There are few places in this country where you won't get busted for texting while behind the wheel -- 45 states and Washington, D.C., have outlawed texting for all drivers, according to the Governors Highway Safety Association.
Another three states -- Texas, Missouri and Oklahoma -- ban texting for new drivers, usually 18 and under. Arizona and Montana are the only states without any texting laws.
Beyond a fine, a texting ticket adds points to your driving record in some states. That's important because you could lose your license if you rack up too many. In California, for instance, four points in a 12-month period gets you a six-month license suspension and year-long probation. (See “Car insurance with a suspended license.”)
The states with a texting law specifying that violations add points or are considered a moving violation include:
While these penalties -- compared with states that don't levy points -- may seem harsh, consider what happens when you are convicted of a major traffic offense. Nevada levies 4 points for a repeat-offender texting ticket, but compare that with reckless driving (8 points) or a DUI (no points at all -- instead, your license is suspended automatically).
Points also affect car insurance. If they show up in a review of your driving record, they'll probably lead to a rate hike, especially if you have other infractions or have been in a recent accident. (See “What you need to know about driver’s license points.”)
“If you live in a state that treats a texting ticket as a moving violation, it’s treated by insurance companies like any other minor ticket,” says Des Toups, managing editor of Insurance.com. “But there’s a big difference in how individual companies handle tickets. With some, a single ticket might not affect your rates at all. Others might decide you don’t qualify for a good driver discount anymore. And some might actually raise your rates a bit.”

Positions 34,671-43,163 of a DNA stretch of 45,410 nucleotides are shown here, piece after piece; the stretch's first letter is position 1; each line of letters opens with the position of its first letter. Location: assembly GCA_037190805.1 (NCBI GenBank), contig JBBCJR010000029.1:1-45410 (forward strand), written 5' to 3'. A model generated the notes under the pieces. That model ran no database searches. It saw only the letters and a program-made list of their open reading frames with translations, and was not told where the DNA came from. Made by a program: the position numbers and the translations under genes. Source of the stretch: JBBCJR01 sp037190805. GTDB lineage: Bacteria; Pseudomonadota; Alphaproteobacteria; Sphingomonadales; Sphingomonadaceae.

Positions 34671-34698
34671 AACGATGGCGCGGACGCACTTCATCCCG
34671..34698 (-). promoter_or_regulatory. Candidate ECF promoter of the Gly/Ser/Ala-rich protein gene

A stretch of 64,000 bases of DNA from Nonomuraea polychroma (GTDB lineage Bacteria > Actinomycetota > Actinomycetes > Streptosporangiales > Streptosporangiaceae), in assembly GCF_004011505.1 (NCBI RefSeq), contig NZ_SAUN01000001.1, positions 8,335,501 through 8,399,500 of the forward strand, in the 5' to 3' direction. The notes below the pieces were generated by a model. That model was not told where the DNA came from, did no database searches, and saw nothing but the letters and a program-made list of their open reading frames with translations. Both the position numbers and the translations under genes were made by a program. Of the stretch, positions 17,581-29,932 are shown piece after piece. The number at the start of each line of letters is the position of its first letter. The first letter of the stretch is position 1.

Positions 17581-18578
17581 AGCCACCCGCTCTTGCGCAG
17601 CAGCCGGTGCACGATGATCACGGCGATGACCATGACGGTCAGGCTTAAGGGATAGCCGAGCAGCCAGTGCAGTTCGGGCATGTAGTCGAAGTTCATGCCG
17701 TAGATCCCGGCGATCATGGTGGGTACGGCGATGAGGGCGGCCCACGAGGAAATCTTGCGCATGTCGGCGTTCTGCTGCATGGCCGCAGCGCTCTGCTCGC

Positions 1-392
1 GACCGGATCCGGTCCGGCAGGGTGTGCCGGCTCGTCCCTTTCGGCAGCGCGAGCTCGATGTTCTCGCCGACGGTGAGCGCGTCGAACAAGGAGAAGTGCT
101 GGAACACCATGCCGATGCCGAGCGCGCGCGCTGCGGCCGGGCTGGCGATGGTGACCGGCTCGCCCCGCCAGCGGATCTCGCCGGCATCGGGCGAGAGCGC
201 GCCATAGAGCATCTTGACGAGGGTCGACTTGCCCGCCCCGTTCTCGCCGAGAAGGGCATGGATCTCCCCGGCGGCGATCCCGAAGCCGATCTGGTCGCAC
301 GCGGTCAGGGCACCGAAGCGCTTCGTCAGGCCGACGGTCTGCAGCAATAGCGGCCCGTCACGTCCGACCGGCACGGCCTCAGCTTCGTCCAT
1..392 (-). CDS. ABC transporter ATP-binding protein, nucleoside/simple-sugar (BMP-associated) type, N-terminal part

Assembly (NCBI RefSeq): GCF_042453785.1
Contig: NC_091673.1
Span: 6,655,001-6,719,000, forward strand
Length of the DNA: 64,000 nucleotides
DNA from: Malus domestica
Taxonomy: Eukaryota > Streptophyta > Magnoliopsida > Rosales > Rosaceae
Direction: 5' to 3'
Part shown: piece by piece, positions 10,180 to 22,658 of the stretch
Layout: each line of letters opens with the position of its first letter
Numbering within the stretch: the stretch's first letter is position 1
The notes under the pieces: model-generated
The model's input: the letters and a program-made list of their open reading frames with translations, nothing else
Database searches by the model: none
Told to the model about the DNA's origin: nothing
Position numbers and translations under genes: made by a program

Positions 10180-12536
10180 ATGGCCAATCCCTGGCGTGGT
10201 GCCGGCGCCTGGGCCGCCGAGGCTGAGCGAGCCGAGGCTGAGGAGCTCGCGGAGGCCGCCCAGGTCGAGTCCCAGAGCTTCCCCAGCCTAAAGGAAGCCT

Based on a survey of six insurance carriers in 10 ZIP codes in every state, commissioned by Insurance.com, the average rate increase after a single moving violation such as a minor speeding ticket was 14 percent. That doesn’t mean all carriers raise your rates, though.
For example, for a 40-year-old driver in a 2014 Honda Accord in Watertown, Tennessee (ZIP code 37184) who gets a speeding ticket for less than 10 mph over the limit, two of the six carriers don’t raise rates at all, two raise rates less than 5 percent, one raises them 12 percent – and one increases them by 34 percent.
Multiple moving violations on your record almost certainly guarantee a rate increase, Toups says.
Several states make an insurance surcharge less likely by specifying that breaking the texting law won't result in extra points or be considered a moving violation. They include:
There are a few states that prohibit insurers from raising rates based on texting violations. These are:
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